Businesses typically stay within the incubator environment from 18 months to 5 years. Many times the facility is housed within the larger properties of a managed office or institution, and there may be a clause in the contract stipulating that the startups graduate to their own spaces once they have achieved a defined level of success.

What Does an Accelerator Have to Offer?

For entrance into an accelerator programme, the focus is on startups (or existing SMEs) with high financial and growth potential within national and international markets. The instruction and guidance is more hands-on and dedicated, with tailored support offered by space managers, investors, mentors and advisors who work closely with each entrant.

An accelerator may sometimes include physical workspaces, though they are most often located within incubator and co-working hubs in larger cities. Think of them more as kick-start programmes rather than office spaces per se. Access might be based on monthly informal contracts (in the form of a licence) with an easy exit obligation, rather than a lease.

There may or may not be membership fees, though fundamentally there will almost always be an equity stake required. You might want to obtain legal business advice online through Linkilaw, before signing away shares. One exception we found was MassChallenge UK, which is open to any early-stage startup, with no equity taken, and “designed to catalyze a global renaissance by connecting high-impact startups with the resources they need to launch and succeed.”

Slots in the accelerator programmes are highly sought after, and the competition is fierce. Nick Summers interviews top-level executives from Oxygen Accelerator and Seedcamp, giving practical and informative advice on getting a space in an accelerator. Apparently, the application process is very subjective and can hinge largely upon whether you’ve applied at the right time for the right space.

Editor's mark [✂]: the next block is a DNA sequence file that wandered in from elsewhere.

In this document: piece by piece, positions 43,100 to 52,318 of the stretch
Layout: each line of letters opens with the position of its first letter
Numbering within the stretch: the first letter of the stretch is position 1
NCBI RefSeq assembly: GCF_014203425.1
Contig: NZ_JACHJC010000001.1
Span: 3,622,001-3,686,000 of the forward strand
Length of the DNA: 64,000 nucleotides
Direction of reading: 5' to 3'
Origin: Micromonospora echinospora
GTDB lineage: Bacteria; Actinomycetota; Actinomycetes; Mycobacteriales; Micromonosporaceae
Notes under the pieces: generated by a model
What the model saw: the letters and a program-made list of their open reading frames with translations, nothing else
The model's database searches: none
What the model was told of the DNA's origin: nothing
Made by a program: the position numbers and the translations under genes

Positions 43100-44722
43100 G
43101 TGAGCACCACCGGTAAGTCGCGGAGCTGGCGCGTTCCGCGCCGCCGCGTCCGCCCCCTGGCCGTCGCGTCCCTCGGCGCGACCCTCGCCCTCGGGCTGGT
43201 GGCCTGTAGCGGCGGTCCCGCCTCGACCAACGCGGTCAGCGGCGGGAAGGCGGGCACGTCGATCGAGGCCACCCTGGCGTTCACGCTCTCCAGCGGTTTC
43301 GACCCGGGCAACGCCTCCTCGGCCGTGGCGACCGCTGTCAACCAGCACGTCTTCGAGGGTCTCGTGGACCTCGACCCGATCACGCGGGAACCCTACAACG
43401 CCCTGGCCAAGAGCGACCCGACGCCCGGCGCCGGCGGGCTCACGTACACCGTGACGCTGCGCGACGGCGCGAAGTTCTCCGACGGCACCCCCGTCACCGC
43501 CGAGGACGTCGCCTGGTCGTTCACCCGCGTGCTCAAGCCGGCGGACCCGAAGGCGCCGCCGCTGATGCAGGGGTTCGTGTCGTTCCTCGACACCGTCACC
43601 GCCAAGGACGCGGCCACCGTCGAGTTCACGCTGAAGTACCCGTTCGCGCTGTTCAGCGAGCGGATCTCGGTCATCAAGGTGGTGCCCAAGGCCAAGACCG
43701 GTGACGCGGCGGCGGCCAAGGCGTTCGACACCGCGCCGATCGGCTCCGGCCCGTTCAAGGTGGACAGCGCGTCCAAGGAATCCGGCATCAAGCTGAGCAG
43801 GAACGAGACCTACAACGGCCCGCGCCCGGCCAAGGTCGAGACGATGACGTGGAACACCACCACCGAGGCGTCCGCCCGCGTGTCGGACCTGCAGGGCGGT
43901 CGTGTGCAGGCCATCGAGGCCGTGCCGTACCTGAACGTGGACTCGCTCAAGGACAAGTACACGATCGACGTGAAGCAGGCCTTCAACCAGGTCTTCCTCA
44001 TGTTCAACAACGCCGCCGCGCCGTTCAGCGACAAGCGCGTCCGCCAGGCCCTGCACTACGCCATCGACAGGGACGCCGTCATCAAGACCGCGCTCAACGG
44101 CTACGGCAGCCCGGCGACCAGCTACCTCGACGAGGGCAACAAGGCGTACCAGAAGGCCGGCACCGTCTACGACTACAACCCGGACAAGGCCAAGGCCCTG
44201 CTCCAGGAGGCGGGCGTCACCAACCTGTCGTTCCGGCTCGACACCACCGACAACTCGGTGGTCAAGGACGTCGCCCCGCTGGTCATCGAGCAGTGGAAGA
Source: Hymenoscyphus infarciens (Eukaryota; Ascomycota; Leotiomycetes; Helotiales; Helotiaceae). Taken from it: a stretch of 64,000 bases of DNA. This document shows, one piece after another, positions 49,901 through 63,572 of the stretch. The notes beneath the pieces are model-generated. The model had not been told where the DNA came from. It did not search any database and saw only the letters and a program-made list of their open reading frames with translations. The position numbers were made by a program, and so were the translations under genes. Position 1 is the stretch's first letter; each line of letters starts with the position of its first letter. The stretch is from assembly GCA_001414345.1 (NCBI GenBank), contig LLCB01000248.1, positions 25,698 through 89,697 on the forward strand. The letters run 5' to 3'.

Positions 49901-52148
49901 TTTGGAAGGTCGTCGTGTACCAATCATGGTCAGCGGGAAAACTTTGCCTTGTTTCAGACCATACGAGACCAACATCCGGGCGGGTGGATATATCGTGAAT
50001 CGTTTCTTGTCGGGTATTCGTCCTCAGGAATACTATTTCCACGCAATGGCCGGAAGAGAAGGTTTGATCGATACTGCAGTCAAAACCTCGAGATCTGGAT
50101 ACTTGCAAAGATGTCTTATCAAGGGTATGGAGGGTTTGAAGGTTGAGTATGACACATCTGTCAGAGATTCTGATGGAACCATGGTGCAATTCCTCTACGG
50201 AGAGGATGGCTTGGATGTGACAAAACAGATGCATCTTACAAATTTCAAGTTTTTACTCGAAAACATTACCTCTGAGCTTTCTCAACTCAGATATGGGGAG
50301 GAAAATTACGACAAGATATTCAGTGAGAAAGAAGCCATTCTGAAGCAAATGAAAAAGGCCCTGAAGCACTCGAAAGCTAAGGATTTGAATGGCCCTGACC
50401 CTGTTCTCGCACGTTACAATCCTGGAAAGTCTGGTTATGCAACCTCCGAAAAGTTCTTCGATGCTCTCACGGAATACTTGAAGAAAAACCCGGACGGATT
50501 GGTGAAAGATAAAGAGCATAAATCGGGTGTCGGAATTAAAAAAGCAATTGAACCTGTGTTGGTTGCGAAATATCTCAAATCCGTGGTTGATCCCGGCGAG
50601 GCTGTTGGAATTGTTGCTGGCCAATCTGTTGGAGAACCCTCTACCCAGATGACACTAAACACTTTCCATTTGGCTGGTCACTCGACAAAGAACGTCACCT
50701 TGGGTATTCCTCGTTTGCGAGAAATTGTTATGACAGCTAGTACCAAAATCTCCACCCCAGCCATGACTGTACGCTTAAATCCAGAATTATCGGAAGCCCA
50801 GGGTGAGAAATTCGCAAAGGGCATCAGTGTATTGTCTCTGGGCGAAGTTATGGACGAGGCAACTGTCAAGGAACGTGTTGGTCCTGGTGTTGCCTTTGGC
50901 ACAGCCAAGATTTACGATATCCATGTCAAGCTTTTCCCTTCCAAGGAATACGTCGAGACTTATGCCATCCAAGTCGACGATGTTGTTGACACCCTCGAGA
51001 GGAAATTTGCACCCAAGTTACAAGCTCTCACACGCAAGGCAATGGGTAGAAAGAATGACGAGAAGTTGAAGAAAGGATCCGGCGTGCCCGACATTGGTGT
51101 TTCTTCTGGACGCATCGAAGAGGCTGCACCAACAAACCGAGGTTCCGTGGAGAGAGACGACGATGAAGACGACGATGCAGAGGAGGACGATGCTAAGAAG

Normally, the accelerator programmes last from 3-4 months, with the remaining time spent on pitching and acquiring financial investments. After approximately 12 months, the provider will expand their interest or exit the business (with the graduate moving on from accelerator space).

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How is a Co-Work Space Different?

Primarily, the function of a co-work space is to facilitate an interactive and creative networking culture. It encourages exchanging of ideas; particularly in the like-minded user community, and is popular amongst fans of shared resources. The space design is much more open and creative; and offered at affordable rates with easy in-out conditions.

Spaces are open to any business (regardless of profitability and performance), without timelines or sharing of equity. They are especially attractive as short-term or stopgap access to workstations and meeting rooms. Generally located in large commercial offers, the users also are primed for easy access to grow-on space once they’ve outgrown the less formal setup.